Despite Democratic fears, predictions of the demise of President Barack Obama’s agenda appear exaggerated after a week of cascading controversies, political triage by the administration and party leaders in Congress and lack of evidence to date of wrongdoing close to the Oval Office.
“Absolutely not,” Steven Miller, the resigned acting head of the Internal Revenue Service, responded Friday when asked if he had any contact with the White House about targeting conservative groups seeking tax-exempt status for special treatment.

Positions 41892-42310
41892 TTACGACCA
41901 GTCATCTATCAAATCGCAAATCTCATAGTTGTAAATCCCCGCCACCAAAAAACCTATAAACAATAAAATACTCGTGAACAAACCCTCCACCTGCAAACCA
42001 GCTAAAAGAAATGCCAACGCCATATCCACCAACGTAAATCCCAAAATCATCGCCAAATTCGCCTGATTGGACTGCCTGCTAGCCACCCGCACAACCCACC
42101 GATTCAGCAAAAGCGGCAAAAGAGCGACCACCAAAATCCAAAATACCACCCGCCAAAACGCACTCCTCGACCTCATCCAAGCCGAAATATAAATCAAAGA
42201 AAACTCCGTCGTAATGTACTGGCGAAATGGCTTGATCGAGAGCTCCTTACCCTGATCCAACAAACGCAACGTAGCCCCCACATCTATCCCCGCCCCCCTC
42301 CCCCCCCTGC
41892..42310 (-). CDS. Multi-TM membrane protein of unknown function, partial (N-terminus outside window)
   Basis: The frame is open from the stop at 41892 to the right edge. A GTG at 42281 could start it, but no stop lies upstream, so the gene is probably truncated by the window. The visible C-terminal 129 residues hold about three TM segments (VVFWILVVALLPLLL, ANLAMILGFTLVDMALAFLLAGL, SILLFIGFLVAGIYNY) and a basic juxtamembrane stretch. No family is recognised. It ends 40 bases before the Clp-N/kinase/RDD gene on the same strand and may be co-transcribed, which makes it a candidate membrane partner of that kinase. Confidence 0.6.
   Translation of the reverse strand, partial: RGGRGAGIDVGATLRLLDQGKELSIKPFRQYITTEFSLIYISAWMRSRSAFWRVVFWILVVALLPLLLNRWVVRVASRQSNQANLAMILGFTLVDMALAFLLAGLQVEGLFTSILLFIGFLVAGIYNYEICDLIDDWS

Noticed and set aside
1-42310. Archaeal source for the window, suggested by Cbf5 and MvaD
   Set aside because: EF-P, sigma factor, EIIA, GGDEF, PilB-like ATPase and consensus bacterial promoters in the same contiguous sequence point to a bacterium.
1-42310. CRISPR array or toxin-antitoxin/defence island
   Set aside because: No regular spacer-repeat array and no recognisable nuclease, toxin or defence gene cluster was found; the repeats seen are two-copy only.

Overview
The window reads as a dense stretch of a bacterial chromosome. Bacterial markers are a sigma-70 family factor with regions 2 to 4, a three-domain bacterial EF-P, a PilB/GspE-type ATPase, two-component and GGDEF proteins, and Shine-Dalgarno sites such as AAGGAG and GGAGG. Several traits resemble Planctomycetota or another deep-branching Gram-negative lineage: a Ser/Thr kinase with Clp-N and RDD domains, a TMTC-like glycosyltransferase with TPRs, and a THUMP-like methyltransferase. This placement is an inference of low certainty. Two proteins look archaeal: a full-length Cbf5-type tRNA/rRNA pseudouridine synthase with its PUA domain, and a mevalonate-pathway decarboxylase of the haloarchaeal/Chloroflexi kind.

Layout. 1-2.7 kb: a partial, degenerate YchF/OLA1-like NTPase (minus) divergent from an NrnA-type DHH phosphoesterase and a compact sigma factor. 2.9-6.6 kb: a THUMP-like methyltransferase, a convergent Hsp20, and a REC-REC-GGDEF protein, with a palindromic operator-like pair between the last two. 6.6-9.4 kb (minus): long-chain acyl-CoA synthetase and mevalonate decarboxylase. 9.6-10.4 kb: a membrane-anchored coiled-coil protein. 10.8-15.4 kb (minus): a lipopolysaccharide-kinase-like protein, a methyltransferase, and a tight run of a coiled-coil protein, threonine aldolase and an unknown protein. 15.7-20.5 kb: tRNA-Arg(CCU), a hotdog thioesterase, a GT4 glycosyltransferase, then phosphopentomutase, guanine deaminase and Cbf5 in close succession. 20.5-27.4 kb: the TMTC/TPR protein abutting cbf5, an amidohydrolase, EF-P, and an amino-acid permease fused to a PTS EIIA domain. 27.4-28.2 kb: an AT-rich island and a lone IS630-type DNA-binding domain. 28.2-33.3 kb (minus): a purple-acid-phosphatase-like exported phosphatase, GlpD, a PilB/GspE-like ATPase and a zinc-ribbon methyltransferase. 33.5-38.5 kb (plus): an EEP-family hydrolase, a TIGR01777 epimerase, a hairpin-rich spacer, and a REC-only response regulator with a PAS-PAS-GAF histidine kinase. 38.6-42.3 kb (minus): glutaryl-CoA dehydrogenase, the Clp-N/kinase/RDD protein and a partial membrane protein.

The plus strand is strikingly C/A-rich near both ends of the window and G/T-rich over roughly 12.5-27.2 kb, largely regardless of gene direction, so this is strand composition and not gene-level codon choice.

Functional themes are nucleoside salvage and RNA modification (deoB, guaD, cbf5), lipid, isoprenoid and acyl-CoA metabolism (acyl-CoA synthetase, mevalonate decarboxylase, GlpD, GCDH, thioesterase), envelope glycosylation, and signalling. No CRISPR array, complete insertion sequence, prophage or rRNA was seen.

The hearing took place at the end of a week in which Republicans assailed Obama and were attacked by Democrats in turn — yet sweeping immigration legislation advanced toward bipartisan approval in the Senate Judiciary Committee.
Across the Capitol, a bipartisan House group reported agreement in principle toward a compromise on the issue, which looms as Obama’s best chance for a signature second-term domestic achievement.
Obama’s nominee to become energy secretary, Ernest Moniz, won Senate confirmation, 97-0.
A House committee approved legislation to prevent a spike in interest rates on student loans July 1. It moves in the direction of a White House-backed proposal for future rate changes to be based on private markets.
Long-term budget issues have receded as projected deficits fall in the wake of an improving economy and recent spending cuts and tax increases.